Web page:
The date “10 August 1893” is given (for the first time?) on page 52 of Carl Schlechter. Sein Leben und Schaffen published by B. Kagan in early 1920. The book included a collection of games mainly played in Schlechter’s youth:
“Ich lasse hier eine Anzahl Partien hauptsächlich aus seiner Jugend folgen, welche ich aus seinen persönlichen Notizen entnommen habe und die der Schachwelt weniger bekannt sind.”
These games were presumably taken from “Schlechter’s handwritten Notizbuch” mentioned on page 536 of Goldman’s book and now in Lothar Schmid’s possession.’
Position after 13 Bc1
From John Saunders (Kingston-upon-Thames, England):
‘If I am reading it rightly, the Allgemeine Sport-Zeitung cutting (C.N. 6665) gives the move order as 13...Qxb5 14 Bf4 Nd7 15 Qxa8 rather than 13...Nd7 14 Qxa8 Qxb5 15 Bf4. This is an important difference as 13...Qxb5 cuts out the possible White continuation 14 Qxb7 which is available after 13...Nd7 and which might have muddied the waters somewhat. When I looked at the game as usually given, even before noticing this discrepancy, it had struck me as surprising that Schlechter should have played the loose and speculative 13...Nd7 rather than the more obviously solid and menacing 13...Qxb5, which computers confirm is more deserving of exclamation marks than the knight move. Did Schlechter perhaps play 13...Qxb5 after all?’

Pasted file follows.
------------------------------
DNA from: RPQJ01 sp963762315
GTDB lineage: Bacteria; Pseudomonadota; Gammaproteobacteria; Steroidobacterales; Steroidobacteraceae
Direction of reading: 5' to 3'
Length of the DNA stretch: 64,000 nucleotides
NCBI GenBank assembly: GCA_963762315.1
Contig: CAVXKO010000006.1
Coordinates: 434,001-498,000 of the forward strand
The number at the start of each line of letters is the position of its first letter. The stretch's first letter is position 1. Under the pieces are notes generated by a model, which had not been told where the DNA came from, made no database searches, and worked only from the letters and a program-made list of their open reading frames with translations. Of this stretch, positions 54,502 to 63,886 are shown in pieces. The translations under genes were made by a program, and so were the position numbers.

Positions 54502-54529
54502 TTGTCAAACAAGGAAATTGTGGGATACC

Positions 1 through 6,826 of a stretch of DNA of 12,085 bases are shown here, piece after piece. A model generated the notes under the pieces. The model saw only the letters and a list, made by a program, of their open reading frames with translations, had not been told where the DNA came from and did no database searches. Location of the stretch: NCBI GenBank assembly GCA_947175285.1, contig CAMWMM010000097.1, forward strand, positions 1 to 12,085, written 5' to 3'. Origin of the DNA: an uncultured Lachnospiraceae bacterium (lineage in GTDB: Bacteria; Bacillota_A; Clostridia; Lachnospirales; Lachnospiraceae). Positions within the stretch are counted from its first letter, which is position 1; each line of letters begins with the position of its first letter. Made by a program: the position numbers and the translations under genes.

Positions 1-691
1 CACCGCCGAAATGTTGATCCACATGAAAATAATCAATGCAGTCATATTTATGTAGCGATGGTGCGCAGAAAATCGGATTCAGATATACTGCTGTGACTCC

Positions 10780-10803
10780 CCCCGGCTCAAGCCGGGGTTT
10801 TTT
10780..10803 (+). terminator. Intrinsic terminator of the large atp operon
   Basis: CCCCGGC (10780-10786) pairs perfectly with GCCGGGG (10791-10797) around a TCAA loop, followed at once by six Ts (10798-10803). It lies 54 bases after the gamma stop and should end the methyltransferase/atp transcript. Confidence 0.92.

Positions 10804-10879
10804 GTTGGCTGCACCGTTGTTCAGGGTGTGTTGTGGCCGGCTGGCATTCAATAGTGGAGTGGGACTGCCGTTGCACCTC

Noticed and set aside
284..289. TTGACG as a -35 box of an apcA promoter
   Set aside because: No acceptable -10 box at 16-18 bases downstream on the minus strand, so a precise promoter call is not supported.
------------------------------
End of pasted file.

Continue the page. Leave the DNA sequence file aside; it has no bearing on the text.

We have also noted a further discrepancy in the score, from the game’s publication (with only Fleissig named, as the loser) on pages 52-53 of the February 1894 Deutsche Schachzeitung:
1 b4 e6 2 Bb2 Nf6 3 a3 c5 4 b5 d5 5 d4 Qa5+ 6 Nc3 Ne4 7 Qd3 cxd4 8 Qxd4 Bc5 9 Qxg7 Bxf2+ 10 Kd1 d4 11 Qxh8+ Ke7 12 Qxc8 Nd7 13 Qxa8 (White can play 13 Qc4.) 13...dxc3 (13...Nxc3+ wins at once.) 14 Bc1 Qxb5 15 Bf4 Qd5+ 16 Kc1 Be3+ 17 Bxe3 Nf2 18 Bxf2 Qd2+ 19 Kb1 Qd1+ 20 Ka2 Qxc2 mate.
In short, did Schlechter play ...Nd7 on move 12, 13 or 14?
A clearer version of the game’s appearance on page 841 of Allgemeine Sport-Zeitung of 13 August 1893 (C.N. 6665) can now be given:
Furthermore, Tom Crain (Modesto, CA, USA) reports that when the game was published on pages 59-60 of Lärobok i Schack by Ludvig and Gustaf Collijn (Stockholm, 1903) it was dated May 1895, and ...Nd7 was said to have occurred at move 13.
Remarkably, our correspondent has also found a version of the game in which ...Nd7 was played as early as move 11: 1 b4 e6 2 Bb2 Nf6 3 a3 c5 4 b5 d5 5 d4 Qa5+ 6 Nc3 Ne4 7 Qd3 cxd4 8 Qxd4 Bc5 9 Qxg7 d4 10 Qxh8+ Ke7 11 Qxc8 Nd7 12 Qxa8 dxc3 13 Bc1 Bxf2+ 14 Kd1 Qxb5 15 Bf4 Qd5+ 16 Kc1 Be3+ 17 Bxe3 Nf2 18 Bxf2 Qd2+ 19 Kb1 Qd1+ 20 Ka2 Qxc2 mate.
Source: New-York Daily Tribune, 28 February 1897, part II, page 2.